Tuesday, July 26, 2011

Book of Life

The news last week about stalls in Sungei Road "Thieves" Market being cut to a metre size was kind of sad. It's like asking a striptease dancer to do her best routine standing on one leg. That can hardly be fair nor sexy.

The SRM has been like a patient gone through one too many operations. The only thing left holding it together is simply pure stubborness. With this latest unkind cut, SRM might just wilt and go under altogether.

When I was a kid my dad liked to bring the family to SRM to shop. During that time, SRM was pretty much like the famous cluster markets you'd find in Bangkok today. You wind your way through cart stalls sheltered by green plastic awnings or table stalls shaded by yellow-red giant umbrellas supported by big, rusty lorry wheel hubs.

I remember the ice factory next door that sometimes showered passerbys with spray. And who can forget that laksa stall which served its noodles in small 'cockerel' bowls best slurped up with a spoon? The corner coffeeshop it was in sat with a crumbly row of shops. I was not surprised that it posed a danger and had to be demolished later. My dad loved going to SRM for a couple of reasons: Tools and old magazines. My favourite was a collection of magazines called Book of Life.

I liked Book of Life. It's one of those weekly magazines that you could collect along with a free binder. The articles were mostly about Social Science and the paranormal. And on its rear cover, there was an alphabetical order of Natural Science terms complete with thumb-sized pictures. The format encouraged you to collect the whole set so as to complete an 'A to Z' listing.

You might find the contents of BOL a strange combination but that was my introduction to introspection about children in Europe and their playground dynamics - altogether rather cheem (deep) stuff for a primary school kid. Equally fascinating were stories of how the dead interacted with the living. One story told of how a pilot was saved by the apparition of his dead WWII Air Force buddy who'd appeared to him in his morning shaving mirror. The plane he was supposed to be on board subsequently crashed, killing quite a number of people.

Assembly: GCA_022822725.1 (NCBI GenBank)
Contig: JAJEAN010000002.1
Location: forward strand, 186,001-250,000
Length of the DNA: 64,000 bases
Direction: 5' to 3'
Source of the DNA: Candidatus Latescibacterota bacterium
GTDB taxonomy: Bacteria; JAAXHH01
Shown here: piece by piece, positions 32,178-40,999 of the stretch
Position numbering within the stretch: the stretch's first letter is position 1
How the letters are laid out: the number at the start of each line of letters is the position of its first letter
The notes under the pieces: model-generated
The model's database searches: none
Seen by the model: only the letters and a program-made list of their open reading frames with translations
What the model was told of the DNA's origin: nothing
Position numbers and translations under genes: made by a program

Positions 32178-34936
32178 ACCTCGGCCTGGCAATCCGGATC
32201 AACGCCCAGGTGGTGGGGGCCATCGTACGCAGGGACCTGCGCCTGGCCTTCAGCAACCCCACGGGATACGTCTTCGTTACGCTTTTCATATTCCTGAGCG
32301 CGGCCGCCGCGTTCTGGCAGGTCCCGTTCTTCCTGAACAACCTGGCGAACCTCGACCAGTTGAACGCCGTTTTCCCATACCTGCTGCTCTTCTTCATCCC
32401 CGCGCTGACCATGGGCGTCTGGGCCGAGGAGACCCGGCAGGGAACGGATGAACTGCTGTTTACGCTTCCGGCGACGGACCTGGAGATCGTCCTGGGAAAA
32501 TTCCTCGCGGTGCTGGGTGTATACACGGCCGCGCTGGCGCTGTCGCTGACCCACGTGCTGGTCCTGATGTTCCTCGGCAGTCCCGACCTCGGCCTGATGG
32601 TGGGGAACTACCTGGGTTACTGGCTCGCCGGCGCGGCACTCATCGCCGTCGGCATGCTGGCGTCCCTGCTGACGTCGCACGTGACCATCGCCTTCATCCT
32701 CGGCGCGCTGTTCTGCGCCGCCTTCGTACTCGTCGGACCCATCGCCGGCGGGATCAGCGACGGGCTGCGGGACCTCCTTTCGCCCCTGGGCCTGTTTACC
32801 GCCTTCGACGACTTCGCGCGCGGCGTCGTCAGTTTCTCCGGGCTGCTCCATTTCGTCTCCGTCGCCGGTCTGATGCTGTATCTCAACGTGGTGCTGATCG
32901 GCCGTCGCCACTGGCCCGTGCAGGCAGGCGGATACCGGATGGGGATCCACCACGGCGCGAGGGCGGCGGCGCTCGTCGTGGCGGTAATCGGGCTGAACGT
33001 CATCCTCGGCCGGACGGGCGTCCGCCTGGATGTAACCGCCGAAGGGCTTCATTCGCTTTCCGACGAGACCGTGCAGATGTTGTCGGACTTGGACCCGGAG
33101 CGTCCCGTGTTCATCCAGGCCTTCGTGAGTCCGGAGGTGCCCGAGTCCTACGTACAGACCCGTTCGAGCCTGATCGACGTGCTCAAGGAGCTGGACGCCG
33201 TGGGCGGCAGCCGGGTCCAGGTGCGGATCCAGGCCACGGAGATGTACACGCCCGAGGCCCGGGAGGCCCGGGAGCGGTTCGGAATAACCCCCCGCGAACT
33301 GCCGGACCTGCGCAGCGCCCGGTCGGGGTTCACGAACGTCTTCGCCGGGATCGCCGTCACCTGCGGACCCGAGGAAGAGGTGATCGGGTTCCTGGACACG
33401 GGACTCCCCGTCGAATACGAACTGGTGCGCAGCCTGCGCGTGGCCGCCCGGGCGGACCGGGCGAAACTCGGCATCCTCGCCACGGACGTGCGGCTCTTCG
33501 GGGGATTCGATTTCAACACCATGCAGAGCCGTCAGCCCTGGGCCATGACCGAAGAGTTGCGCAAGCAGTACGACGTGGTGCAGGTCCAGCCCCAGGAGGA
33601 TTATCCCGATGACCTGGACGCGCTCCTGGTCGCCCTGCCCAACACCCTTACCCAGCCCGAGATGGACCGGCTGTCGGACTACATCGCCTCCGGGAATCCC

Yes, BOL had its fair share of pictures with ghostly apparitions. Maybe that helped prepare me for my own encounter with the unworldly. I was up one night for a bit of water when I heard a noise outside the main door. I opened it to see two shiny apparitions rush up the stairs. My mom woke too and came out to ask me who it was at the door. All I could reply was "somebody". She took a look but could not see anyone. The funny thing was that we lived on the top-most floor. How could two apparitions climb further up? It was very strange indeed.

After that, a weird thing straight out of Twilight Zone happened: We were attacked by cockroaches!

Our open-plan kitchen (common in most of the houses back then) was protected from the elements by a roll-type bamboo blind. We would always let it down at sunset. That night was particularly warm so my mom decided to pull 'em blinds up a little. To our horror, the back of it was covered by a swarm of flying cockroaches! That night, I didn't have much time to think about what I saw at the staircase landing; we were full-on whacking those kat jat (Cantonese for cockroaches) left, right and center. I was glad we were not overwhelmed by lizards. My mom is terrified of them and would run off screaming. I would then have been left there fending off those creatures all by myself. My mom can pick up a cockroach with her bare hands but with a tiny lizard, she'd panic. Weird, right?

One day, while recalling life in Geylang my mom let slip that our house was indeed very haunted. A family that moved in after us reported seeing a lady and a man often. The woman they described fitted the description of a grand-aunt who had passed away in that house. Her husband too. Both had passed away in their 40s; my grand-aunt from cancer. So, who knows. Maybe the couple I saw was them in happier times. A brilliant uncle (just 17 and quite the scholar) and his girlfriend had also committed suicide (by jumping off some flats; Hokkien Street, if I'm not mistaken. It was a popular spot because the flats there were new as well as the highest.). So, who knows, that young couple could also be them!

The children of this grand-aunt and uncle (i.e. my present aunts and uncles) lived in that house before us. They were not really related to me by blood. My mum's own parents perished during the war and she was then entrusted to the care of their father. So, into this family she went. The grand-aunt who died was the fifth sister. After she passed away, her sworn-sister (the fourth sister) took over her brood of young children. My mom would always address her as "say ku" or Fourth Aunt. In those days, relations were often complicated by polygamic marriages and guardianships. So-called sworn brothers and sisters would take an oath to look after one another's family (if something untoward happened). One cannot judge if it's a good thing or bad (especially polygamy) as long as people are treated well and respected. In those uncertain times, marriage (and subsequent family life) was insurance to make sure the children were protected and cared for. That's a very decent thing to do. Life, as it often demonstrates, does not always follow an ordained script. And from what I've seen, maybe even in afterlife.

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